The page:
Addison: His style of writing

Introduction: Joseph Addison is one of the greatest English essayists. His literary reputation rests upon the essays from The Spectator and The Tatler. As an essayist he earned wide acclaim. He is regarded as one of the greatest masters of English prose and as one of the greatest prose stylists.

Middle Style: Addison’s prose style has been praised as middle style. It is never slipshod or obscure or unmelodious. He chose the words carefully for their meaning and music. His style suits the subject matter. According to Dr. Johnson, Addison prose is the model of the middle style. It is pure without scrupulosity and exact without apparent elaboration. It is always equable and always easy. Here there is no room for glowing words or pointed sentences. The prose of Addison is thus suitable for miscellaneous purpose. It is suitable for newspaper and political work, for history and for biography. This style can be compared with the style of Swift and Defoe.
Sentence and Syntax: Addison does not u…

Sir Roger at Home: A Critical Appreciation

Joseph Addison is one of the greatest essayists in English Literature. He is memorable for his contribution. He is known as the consummate painter of life and manners. The 18th century prose has been enriched to a great degree by him. He earned wide acclaim due to his contribution to the two periodicals named The Tatler and The Spectator.
The essay Sir Roger at Home is taken from The Spectator. This essay is remarkable for the fine character portrayals of Sir Roger and Chaplain. Here Sir Roger is the central figure. He has been depicted as a country gentleman. Here the art of characterisation is significant. It has enhanced the prestige of Joseph Addison. The subtle remarks about the English rural society bring additional interest to the essay. The ease and grace of Addison’s style is consistently reflected in the essay.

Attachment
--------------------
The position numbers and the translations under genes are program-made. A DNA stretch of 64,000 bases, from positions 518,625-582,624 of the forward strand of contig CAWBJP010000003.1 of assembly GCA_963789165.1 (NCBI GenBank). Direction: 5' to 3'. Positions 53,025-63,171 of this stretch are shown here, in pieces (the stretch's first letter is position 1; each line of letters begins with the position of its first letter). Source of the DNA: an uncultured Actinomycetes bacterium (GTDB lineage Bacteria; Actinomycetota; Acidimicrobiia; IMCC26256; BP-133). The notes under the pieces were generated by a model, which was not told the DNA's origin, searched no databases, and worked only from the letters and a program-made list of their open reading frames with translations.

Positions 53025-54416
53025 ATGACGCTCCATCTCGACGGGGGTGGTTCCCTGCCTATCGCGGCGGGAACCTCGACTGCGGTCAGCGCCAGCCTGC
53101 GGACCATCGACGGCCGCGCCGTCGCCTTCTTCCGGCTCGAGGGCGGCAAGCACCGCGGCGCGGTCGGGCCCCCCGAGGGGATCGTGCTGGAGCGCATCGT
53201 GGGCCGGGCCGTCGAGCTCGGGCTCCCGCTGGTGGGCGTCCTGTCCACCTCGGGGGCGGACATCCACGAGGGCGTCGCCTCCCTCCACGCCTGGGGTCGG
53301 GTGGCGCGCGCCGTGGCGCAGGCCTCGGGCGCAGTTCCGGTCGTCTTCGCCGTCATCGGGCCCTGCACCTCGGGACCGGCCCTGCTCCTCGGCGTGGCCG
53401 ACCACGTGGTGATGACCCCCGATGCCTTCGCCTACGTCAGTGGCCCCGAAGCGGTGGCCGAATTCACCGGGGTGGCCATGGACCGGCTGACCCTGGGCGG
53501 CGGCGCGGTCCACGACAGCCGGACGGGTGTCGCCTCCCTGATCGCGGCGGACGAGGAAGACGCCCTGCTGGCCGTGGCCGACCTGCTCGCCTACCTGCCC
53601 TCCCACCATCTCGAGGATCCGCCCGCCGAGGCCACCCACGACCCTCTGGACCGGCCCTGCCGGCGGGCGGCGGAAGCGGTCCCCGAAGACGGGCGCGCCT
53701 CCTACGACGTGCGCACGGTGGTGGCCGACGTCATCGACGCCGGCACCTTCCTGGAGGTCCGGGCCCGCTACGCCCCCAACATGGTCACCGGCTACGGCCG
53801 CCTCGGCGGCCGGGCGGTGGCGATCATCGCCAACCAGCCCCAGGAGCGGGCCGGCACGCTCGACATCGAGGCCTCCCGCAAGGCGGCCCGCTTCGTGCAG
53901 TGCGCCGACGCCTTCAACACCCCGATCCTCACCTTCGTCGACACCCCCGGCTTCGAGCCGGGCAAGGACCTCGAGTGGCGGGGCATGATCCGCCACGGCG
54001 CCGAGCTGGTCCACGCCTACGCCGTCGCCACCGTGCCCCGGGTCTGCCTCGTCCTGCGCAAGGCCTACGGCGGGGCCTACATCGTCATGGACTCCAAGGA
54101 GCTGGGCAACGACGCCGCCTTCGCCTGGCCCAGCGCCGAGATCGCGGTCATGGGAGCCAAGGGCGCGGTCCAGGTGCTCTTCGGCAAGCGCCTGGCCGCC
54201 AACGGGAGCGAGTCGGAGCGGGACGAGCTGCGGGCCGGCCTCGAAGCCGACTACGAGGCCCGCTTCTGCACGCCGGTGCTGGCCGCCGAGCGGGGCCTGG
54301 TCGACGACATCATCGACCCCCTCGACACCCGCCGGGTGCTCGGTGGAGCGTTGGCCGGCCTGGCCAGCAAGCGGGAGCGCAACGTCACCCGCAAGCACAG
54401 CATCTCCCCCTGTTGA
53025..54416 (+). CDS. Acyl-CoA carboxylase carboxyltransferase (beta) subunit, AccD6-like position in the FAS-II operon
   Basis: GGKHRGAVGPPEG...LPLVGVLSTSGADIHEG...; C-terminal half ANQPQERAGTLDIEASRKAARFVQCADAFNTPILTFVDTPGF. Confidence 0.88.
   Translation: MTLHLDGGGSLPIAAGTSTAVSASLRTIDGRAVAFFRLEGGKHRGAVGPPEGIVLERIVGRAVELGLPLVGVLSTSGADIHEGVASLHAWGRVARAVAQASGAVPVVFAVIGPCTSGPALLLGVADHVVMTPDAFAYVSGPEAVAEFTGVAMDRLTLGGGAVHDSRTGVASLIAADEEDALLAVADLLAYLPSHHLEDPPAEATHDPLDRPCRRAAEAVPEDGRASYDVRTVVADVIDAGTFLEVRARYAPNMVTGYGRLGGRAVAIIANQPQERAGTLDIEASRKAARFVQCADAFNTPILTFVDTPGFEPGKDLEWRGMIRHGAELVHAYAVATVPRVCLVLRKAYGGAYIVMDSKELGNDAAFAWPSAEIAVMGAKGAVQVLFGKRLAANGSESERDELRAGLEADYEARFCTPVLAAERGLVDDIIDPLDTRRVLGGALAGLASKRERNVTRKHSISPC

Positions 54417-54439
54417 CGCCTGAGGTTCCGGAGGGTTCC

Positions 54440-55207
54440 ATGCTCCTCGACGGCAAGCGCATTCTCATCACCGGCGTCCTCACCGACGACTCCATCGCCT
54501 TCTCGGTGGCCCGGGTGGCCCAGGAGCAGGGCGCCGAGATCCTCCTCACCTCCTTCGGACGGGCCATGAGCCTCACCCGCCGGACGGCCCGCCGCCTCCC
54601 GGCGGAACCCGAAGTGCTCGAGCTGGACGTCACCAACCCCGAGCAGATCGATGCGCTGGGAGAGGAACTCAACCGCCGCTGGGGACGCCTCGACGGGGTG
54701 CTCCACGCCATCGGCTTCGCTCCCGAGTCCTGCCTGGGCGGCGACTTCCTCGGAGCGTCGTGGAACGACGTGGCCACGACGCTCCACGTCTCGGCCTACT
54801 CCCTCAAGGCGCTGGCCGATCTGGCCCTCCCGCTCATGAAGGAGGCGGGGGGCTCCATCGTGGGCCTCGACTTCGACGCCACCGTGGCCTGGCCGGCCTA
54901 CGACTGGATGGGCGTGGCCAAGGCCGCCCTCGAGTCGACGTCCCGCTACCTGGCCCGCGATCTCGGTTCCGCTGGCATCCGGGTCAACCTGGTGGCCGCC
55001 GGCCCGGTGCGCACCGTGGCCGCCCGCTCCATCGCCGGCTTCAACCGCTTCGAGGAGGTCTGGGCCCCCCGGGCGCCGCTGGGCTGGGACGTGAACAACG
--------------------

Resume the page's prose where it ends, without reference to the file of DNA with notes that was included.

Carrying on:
In this essay we find some glimpses of a country gentleman named Sir Roger. Here his personality and household affairs have been described. He has been presented as …

Of Studies: A critical Appreciation

Francis Bacon is called the father of English essay. As an essayist he enjoys a glorious reputation. His essays are the results of his direct observation of men and matters. He has written a number of essays on various subjects. OF STUDIES is one of them.
This essay deals with three aspects of studies. These three aspects are the uses, effects and purpose of studies. Bacon says that studies are useful in three ways. They give delight in our private life. They render our talk in society interesting and witty. They develop our powers of decision and judgment. The essayist says that studied are disliked by crafty men. They are admired by simple people. Wise men use them profitably. Books must not make us contagious or dogmatic. But they should make us critical. Bacon is of the view that some books are to be read. Many books may be read by summaries. According to him a few books are to read deeply and thoroughly.
The essayist says that we should read in order to gather information. We must d…

The Necklace: Guy de Maupassant

She was one of those pretty and charming girls born, as though fate had blundered over her, into a family of artisans. She had no marriage portion, no expectations, no means of getting known, understood, loved, and wedded by a man of wealth and distinction; and she let herself be married off to a little clerk in the Ministry of Education. Her tastes were simple because she had never been able to afford any other, but she was as unhappy as though she had married beneath her; for women have no caste or class, their beauty, grace, and charm serving them for birth or family. their natural delicacy, their instinctive elegance, their nimbleness of wit, are their only mark of rank, and put the slum girl on a level with the highest lady in the land. She suffered endlessly, feeling herself born for every delicacy and luxury. She suffered from the poorness of her house, from its mean walls, worn chairs, and ugly curtains. All these things, of which other women of her class would not even have be…